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Chen embodies team mentality with move to 'pen

Former starter makes transition to reliever without complaint for Royals

BOSTON -- The thing about Bruce Chen is that he's agreeable. Very agreeable.

A starting pitcher for the past three years, Chen led the Royals' staff in victories each year. His combined record was 35-29 for losing teams. Chen made 82 starts and had a 4.40 ERA. Pretty good resume.

Thanks, Bruce, and now you're in the bullpen.

"I'm just here to do anything I can to help the team win," Chen said. "If they need me to be a long guy, I'll be a long guy. If they want me to face one batter, I'll face one batter. If they want to go one inning or give some guys some rest, I'll do whatever it takes."

Now that might sound like some scripted cliche from "Bull Durham," but if you know Chen, it's pure honesty.

"He embraced the challenge of it all and whatever he could do to help the team," pitching coach Dave Eiland said.

Oh, sure, virtually every pitcher who's established as a starter wants to stay in that job, but Chen was swept up in the tide of incoming starters that the front office brought in this winter. Then he lost a Spring Training battle for the fifth spot in the rotation.

So it was off to the bullpen, without complaint.

"Ever since I've know Bruce Chen, it's always team first. Always," manager Ned Yost said. "There's never been an exception where he's thought of himself in a selfish way. It's always, 'I want to win and I want to help the team win.'"

So far, it's worked just that way. Chen has been in two games and the Royals have won both; in fact, Chen was rewarded with a victory himself at Philadelphia. He's pitched four innings without giving up a run.

Although his starting background hints at a long-relief role for Chen, that's not necessarily the case.

"I'm not going to pigeon-hole Bruce as a long guy, because I think it'd be more beneficial to use him in other capacities," Yost said.

Chen has pitched in relief before. In fact, 150 of his 353 career games have been out of the bullpen. But Chen hasn't done it much in his five years with the Royals and not at all in the previous two seasons, so it's taken some getting used to.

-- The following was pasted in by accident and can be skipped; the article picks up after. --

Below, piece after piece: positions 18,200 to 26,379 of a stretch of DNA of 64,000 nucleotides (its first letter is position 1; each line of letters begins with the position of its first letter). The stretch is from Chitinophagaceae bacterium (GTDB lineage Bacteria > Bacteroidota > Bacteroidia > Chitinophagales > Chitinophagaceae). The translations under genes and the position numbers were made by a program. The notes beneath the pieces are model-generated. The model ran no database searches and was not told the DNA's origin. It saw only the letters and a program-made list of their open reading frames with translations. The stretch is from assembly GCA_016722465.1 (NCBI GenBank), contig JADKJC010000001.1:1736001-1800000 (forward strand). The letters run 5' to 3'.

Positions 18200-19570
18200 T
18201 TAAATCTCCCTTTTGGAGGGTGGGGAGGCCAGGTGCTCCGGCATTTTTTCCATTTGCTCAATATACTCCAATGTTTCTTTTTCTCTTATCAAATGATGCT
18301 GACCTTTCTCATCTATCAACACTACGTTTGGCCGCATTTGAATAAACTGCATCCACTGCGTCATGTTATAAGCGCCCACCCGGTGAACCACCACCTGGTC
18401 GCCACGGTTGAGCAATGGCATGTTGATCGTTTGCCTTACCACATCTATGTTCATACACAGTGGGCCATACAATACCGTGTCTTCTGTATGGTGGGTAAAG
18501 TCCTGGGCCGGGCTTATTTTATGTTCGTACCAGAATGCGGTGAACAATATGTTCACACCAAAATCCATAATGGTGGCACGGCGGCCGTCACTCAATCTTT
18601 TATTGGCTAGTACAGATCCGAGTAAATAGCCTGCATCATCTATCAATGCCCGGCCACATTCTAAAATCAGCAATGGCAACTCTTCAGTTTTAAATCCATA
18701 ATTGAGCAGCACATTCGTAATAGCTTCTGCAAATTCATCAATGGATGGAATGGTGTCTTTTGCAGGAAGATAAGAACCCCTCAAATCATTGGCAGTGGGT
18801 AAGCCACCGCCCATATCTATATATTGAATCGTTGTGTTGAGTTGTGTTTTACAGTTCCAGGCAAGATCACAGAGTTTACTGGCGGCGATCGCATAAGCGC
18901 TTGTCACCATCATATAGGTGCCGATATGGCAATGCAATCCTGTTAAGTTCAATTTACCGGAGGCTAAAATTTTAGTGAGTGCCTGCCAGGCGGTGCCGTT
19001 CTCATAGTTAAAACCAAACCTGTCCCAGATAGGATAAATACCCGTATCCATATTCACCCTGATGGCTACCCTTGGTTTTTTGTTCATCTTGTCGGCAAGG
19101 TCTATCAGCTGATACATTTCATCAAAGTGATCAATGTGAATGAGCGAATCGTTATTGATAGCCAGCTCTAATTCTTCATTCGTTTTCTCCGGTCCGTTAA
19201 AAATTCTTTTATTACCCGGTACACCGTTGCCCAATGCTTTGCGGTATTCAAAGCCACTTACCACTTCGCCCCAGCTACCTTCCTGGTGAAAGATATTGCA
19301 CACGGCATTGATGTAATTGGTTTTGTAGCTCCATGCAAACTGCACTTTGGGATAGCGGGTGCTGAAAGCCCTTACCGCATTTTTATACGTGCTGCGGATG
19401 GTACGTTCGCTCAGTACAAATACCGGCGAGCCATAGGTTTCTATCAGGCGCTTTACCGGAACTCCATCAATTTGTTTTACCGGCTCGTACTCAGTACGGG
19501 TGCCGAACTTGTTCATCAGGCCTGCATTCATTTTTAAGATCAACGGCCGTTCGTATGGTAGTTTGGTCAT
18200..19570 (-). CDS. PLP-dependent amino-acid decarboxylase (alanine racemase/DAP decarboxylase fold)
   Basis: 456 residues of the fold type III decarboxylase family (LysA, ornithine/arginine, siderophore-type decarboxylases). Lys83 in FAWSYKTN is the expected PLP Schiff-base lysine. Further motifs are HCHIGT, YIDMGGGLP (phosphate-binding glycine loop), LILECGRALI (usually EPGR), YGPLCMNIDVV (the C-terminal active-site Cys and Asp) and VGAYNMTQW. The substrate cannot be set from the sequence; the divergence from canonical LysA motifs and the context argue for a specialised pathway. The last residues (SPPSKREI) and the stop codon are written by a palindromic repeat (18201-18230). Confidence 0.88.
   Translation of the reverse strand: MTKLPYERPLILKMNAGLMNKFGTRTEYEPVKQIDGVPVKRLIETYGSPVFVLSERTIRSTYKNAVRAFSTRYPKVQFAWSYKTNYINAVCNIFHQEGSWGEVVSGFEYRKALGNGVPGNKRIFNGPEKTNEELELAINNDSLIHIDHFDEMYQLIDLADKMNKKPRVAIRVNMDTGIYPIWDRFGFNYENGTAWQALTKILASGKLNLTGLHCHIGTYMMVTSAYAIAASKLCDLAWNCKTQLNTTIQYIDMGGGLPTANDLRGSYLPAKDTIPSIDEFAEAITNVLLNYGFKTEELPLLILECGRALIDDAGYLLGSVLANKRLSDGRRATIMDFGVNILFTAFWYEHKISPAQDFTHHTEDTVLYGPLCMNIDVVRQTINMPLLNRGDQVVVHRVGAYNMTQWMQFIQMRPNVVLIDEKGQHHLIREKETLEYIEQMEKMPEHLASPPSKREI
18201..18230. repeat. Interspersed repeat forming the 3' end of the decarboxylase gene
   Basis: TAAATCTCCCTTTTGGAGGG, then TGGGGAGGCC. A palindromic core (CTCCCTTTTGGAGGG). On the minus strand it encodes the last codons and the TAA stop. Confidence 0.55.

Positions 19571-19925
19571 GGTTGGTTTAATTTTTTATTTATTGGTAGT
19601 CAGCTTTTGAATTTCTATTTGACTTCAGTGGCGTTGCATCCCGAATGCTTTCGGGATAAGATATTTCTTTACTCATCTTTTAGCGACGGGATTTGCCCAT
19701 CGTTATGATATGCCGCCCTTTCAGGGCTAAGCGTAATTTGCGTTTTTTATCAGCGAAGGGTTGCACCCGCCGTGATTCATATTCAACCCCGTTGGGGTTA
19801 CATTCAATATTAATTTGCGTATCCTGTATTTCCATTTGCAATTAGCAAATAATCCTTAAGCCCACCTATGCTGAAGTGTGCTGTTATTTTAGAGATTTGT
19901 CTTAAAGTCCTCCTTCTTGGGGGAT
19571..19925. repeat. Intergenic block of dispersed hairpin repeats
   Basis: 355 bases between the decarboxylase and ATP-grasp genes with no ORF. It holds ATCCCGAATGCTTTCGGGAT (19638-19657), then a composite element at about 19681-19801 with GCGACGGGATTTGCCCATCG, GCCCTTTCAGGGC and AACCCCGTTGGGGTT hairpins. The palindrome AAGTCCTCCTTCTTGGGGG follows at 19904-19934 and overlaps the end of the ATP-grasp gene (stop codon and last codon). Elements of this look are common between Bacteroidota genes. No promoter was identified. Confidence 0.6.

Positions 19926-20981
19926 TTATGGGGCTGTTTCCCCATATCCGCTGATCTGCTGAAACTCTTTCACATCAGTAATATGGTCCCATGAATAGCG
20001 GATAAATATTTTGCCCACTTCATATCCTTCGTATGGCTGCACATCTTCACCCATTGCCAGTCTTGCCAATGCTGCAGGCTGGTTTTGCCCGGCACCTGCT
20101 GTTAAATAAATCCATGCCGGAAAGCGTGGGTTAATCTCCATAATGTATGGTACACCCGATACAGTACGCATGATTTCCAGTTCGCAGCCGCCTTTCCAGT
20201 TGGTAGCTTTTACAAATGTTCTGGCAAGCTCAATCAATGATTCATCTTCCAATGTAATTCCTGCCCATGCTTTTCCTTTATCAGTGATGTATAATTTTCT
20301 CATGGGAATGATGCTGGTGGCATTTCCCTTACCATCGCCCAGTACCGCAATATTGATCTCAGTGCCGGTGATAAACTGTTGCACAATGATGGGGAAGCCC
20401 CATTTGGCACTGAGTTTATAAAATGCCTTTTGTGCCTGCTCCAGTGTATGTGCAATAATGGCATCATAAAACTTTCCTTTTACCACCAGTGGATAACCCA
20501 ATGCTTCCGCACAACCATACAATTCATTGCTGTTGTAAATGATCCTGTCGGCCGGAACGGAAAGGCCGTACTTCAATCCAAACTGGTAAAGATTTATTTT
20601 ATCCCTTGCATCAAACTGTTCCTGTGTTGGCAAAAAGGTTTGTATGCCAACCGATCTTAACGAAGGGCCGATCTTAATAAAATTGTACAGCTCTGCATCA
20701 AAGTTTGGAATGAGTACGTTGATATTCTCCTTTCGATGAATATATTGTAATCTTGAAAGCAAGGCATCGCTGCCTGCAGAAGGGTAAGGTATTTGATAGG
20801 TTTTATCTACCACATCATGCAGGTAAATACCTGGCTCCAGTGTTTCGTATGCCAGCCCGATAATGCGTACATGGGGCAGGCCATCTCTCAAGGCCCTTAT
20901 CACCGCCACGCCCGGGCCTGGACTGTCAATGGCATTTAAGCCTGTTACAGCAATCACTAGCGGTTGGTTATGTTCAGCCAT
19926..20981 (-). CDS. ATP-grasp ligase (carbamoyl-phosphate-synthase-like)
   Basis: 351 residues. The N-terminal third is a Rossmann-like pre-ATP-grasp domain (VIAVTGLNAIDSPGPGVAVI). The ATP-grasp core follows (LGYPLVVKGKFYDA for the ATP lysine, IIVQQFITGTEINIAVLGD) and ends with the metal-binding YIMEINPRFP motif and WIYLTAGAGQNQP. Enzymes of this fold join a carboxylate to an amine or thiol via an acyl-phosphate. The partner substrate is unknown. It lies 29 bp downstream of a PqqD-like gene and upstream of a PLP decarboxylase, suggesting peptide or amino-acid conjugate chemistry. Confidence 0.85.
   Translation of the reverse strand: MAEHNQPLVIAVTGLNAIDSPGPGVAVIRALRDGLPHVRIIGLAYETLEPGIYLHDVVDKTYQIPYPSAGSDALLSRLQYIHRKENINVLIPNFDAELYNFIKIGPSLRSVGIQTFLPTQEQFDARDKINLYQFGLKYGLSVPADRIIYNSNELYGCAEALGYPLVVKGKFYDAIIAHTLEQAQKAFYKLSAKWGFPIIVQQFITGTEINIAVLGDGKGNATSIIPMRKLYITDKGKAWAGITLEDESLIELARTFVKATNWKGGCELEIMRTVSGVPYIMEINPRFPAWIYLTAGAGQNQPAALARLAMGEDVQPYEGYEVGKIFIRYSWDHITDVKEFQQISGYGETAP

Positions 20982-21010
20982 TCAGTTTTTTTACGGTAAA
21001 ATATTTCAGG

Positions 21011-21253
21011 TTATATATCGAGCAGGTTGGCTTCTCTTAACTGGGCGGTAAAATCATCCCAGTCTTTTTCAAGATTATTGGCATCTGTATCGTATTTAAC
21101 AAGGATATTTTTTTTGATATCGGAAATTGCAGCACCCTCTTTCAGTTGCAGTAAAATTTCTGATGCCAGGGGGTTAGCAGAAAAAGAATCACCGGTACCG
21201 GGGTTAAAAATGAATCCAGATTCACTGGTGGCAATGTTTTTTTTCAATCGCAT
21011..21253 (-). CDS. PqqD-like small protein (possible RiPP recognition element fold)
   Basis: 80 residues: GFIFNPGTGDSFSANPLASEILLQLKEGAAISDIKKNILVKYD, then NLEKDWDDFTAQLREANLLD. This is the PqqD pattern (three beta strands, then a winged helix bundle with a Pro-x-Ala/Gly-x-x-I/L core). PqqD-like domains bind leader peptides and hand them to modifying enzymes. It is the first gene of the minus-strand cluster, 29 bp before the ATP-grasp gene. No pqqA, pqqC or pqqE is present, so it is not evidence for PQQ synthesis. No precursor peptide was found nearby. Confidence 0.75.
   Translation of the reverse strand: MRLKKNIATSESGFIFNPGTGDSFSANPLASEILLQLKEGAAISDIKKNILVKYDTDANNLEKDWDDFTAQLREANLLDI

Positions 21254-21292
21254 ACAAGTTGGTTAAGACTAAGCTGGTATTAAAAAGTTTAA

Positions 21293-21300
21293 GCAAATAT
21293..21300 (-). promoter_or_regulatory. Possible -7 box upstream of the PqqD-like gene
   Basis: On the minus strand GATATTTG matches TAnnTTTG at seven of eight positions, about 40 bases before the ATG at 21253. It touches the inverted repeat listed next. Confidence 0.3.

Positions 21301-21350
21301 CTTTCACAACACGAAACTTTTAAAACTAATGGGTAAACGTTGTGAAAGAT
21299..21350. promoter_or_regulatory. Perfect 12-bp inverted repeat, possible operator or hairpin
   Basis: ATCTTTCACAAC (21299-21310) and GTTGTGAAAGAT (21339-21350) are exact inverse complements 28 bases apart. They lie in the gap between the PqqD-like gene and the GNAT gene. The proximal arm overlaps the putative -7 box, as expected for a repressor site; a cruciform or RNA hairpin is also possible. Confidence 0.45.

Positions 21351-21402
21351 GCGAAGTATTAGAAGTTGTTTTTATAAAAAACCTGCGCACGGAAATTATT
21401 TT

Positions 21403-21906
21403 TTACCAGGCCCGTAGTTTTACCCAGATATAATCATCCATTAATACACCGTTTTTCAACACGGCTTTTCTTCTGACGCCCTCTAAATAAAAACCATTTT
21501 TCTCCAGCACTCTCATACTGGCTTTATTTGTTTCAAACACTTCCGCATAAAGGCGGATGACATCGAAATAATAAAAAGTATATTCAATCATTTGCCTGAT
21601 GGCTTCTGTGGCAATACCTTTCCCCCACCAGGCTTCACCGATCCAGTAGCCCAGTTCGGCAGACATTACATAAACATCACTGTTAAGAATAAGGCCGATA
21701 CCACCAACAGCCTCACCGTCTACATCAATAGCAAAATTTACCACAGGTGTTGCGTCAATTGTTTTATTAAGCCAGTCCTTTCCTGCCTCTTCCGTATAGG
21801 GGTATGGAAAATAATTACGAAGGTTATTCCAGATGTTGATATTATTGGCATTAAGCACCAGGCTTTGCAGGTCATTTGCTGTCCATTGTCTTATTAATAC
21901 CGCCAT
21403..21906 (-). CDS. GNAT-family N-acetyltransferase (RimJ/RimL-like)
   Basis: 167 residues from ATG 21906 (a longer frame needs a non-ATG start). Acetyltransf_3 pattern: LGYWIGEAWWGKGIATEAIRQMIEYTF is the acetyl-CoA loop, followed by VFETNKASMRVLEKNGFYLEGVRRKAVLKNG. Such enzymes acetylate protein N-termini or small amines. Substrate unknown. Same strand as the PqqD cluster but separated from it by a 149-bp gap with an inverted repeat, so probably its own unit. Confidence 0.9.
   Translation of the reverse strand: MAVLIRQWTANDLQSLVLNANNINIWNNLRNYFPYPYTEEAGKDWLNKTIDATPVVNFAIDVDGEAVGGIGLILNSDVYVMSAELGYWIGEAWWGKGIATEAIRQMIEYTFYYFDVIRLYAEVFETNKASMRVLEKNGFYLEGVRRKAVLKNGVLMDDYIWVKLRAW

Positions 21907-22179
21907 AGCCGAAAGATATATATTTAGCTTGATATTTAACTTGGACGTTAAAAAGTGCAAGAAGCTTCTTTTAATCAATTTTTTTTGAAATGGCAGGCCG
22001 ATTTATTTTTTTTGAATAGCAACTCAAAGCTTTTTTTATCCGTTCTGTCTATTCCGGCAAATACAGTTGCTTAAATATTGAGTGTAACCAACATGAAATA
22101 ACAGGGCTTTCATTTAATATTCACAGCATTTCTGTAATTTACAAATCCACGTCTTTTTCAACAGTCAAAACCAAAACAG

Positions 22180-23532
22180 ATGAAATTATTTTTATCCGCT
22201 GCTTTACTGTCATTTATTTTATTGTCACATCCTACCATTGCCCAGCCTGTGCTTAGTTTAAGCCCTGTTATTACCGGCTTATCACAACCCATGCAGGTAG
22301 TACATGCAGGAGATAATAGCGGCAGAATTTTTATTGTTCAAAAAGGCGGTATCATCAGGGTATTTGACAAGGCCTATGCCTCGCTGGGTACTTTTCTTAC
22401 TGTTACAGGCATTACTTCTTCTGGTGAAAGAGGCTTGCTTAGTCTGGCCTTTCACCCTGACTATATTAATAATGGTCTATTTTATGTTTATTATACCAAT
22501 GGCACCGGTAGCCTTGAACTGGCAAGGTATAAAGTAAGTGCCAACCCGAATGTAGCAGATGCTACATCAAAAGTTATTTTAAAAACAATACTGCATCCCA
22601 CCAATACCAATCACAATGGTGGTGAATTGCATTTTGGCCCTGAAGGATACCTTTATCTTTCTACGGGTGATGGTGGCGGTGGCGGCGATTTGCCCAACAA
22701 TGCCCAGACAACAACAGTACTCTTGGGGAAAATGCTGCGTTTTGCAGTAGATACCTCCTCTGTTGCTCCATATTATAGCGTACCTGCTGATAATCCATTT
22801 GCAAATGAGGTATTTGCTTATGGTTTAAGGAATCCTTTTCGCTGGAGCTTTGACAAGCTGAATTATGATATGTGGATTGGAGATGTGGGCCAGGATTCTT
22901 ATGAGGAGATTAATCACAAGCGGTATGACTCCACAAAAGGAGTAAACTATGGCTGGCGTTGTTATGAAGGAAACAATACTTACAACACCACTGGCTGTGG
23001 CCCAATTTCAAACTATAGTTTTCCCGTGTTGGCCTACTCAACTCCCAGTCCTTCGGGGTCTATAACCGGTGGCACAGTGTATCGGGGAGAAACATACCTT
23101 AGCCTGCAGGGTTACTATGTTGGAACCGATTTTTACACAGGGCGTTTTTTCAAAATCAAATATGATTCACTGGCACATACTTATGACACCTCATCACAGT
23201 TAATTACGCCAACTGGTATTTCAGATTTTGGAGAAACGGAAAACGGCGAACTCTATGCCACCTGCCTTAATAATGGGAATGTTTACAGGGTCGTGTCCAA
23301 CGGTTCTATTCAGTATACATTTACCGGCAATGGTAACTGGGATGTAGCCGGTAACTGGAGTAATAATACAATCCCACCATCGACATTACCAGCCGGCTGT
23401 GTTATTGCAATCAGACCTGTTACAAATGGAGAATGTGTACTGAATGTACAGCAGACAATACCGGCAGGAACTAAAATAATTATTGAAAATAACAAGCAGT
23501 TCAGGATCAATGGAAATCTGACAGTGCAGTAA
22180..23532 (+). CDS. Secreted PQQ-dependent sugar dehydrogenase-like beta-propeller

For one thing, Chen has to prepare differently.

"I can't work out as much, I can't run as much, because you want to be ready. Maybe do some workouts after the game, because you don't want to wear yourself out before you pitch," Chen said. "You can't throw as many [bullpen sessions]. Sometimes you have to warm up quick, sometimes you know you've got the next inning. So it's a challenge. 

"You try to adapt, but all these guys do it, so it's not impossible. I don't think I'm doing anything extraordinary; I'm just doing what everybody else is doing."

At 35, the time-polished left-hander finds himself learning from younger teammates that populate what is considered a very strong bullpen.

"I try to talk to [Aaron] Crow, to [Kelvin] Herrera, to [J.C.] Gutierrez -- all these guys -- to see if they have anything for me," Chen said. "Or [bullpen coach] Doug Henry -- 'Hey, am I throwing too many? Am I not throwing too much? Is that good?' Just get feedback and see how I'm doing."

"And they're learning from him, so it's a two-way street," Eiland said.

Chen has been accustomed to watching games from the dugout. Now, it's a different view. At Kauffman Stadium, it's a seat behind a wire fence in left field.

"Not as good as the dugout and it's definitely not as comfortable, but there's the camaraderie in the bullpen; we know that we're the only ones out there. We're trying to make it as nice as we can," Chen said. "We have some coolers so we have our drinks and there's a bathroom, but there's no replay there, we can't see any of that stuff."

As a relative newcomer, Chen doesn't try to be dominant despite his seniority. There's not the renowned "Bruce Chen Joke of the Day." So with seven relievers, a couple of catchers and a coach, what do they talk about down there?

"The first three or five innings, depending on how the game is going, is pretty laid back," Chen said. "We can talk about anything -- how we're doing, what we did yesterday, when we're leaving on the trip. Things like that; very laid back.

"The closer it gets to the time when relievers are going to start pitching, everyone starts looking at the hitter, what he did, where was that pitch and all those things. It's hard to keep up that all that intensity from the beginning, because by the time you pitch, you might be worn out."

Everyone, Chen has noticed, sits in the same spot every night. He's between Luke Hochevar and Gutierrez.

"And the candy bag is right next to me, and I like that very much," Chen said.

Around the fifth inning or so, the relievers start to move around and stretch, really hone in on the hitters, think about possible matchups, check the number of pitches thrown by the starter, ponder how they might fit into the game.

Usually, though, by the late innings, the options narrow.

"The eighth and ninth innings, that's Herrera and [Greg] Holland territory, so we just go back and sit down," Chen said.

So Chen is settling in nicely.

"He made the transition quickly, quicker than we thought he would," Eiland said.

What makes life anywhere with the Royals easier this year is the early success of the team.

"We're strong on every single side," Chen said, then broke into a grin. "I think the strongest point right now is the bullpen. So I'm there."

Dick Kaegel is a reporter for
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